“It’s obvious we need to make some improvement to responding to dump fires and adequately supplying our officers with properly functioning safety equipment,” Mr. Bush said, noting that a recent review of the local fire service by United Kingdom chief fire and rescue advisor Peter Holland had pointed this out just a few weeks ago.
“We will learn from this and make the necessary improvements,” Mr. Bush said.
The fire at the landfill’s southern end was more difficult to battle since five pieces of heavy equipment normally used to fight fires or mitigate the occurrence of fires were out of order.
Health Minister Osbourne Bodden, who has oversight responsibility for the George Town landfill, said last week that two bulldozers, a trash compactor and two excavators normally available to the dump site were broken down. Mr. Bodden said Premier McLaughlin contacted him Wednesday to ask what it might cost to replace those vehicles. Mr. Bodden said it would be somewhere in the range of $1 million to $1.5 million.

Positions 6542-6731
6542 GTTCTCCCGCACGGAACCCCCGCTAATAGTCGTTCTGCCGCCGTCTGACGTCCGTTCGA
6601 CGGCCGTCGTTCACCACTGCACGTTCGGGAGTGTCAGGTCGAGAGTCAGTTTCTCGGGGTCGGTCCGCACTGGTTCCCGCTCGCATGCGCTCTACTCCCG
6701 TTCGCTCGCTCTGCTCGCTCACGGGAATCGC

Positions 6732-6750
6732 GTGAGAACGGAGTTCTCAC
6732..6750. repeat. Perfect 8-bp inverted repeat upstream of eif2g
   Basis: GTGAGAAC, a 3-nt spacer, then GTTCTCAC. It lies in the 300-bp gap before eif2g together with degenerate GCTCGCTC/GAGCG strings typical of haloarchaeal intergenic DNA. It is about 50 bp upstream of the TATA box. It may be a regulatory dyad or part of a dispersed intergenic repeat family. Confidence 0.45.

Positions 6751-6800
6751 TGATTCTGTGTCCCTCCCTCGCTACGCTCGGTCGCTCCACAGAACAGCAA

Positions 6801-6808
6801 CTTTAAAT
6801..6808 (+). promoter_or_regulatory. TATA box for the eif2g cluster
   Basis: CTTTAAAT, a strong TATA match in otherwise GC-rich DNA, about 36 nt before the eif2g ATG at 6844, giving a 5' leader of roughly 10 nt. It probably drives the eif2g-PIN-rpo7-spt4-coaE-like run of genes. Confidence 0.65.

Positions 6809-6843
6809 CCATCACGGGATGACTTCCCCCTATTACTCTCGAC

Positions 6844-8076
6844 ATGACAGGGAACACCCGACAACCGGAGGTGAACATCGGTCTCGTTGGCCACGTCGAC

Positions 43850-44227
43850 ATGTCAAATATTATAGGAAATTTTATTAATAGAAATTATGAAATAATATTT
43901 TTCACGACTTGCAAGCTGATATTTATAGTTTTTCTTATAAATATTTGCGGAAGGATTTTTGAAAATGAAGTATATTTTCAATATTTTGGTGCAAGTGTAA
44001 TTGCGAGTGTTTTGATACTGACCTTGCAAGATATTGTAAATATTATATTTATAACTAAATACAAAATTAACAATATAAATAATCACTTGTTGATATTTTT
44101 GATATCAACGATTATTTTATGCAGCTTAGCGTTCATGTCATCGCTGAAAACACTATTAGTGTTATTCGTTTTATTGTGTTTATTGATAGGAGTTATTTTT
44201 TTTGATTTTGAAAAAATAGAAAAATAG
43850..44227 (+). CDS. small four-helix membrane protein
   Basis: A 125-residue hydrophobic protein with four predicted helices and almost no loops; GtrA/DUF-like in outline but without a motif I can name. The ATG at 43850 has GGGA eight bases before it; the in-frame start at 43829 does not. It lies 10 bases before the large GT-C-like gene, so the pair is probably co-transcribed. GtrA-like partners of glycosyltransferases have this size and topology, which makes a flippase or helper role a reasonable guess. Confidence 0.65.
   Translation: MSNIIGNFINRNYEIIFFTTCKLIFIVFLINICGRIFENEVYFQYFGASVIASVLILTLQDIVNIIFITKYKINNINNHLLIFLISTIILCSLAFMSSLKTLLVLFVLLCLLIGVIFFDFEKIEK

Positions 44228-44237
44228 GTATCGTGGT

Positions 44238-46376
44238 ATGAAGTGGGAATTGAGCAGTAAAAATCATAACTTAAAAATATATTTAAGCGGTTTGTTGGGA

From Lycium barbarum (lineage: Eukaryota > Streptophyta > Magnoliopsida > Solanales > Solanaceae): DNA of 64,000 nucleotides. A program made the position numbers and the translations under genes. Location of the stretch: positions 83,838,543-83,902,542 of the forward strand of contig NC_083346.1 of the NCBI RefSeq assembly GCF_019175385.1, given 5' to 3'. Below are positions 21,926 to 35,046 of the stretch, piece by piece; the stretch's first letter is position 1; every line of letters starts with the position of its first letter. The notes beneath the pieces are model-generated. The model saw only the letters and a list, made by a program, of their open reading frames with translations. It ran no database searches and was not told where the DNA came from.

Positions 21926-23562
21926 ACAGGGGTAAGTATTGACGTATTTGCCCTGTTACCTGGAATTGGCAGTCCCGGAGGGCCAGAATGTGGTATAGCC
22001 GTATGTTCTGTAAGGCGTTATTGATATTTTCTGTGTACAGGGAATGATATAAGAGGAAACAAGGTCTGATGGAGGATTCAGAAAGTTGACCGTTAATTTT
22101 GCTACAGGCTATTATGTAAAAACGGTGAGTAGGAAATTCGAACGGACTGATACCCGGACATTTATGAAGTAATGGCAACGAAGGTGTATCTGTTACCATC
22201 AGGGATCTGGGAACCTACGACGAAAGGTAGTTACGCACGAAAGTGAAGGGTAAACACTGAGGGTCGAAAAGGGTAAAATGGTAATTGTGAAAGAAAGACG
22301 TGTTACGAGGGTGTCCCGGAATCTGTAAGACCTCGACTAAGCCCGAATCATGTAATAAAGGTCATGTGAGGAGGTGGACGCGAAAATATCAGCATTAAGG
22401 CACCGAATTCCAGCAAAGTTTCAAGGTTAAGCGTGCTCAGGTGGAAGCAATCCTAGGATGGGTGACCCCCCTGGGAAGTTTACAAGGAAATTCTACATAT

Eventually, four excavators were brought to the site to help fire crews with their task, but questions were left surrounding the lack of proper equipment and why the equipment on site was broken down. Mr. Bodden said earlier this month that an engine from one of the excavators had been sent to Brazil for repairs.
Issues with poor vehicle maintenance and lack of proper replacement procedures have been well known for months, both in the Department of Environmental Health and the wider Cayman Islands government. In June, the government’s Internal Audit Unit reported that a “growing fleet” of rundown vehicles had caused a number of Cayman Islands government agencies to choose not to use the government department created to maintain and purchase new vehicles. Most of those increasingly dilapidated vehicles were used by the Department of Environmental Health, the Health Services Authority and the Royal Cayman Islands Police Service.
The review conducted by Mr. Holland touched on some matters related to the fire service’s ability to respond effectively to situations like last week’s landfill fire.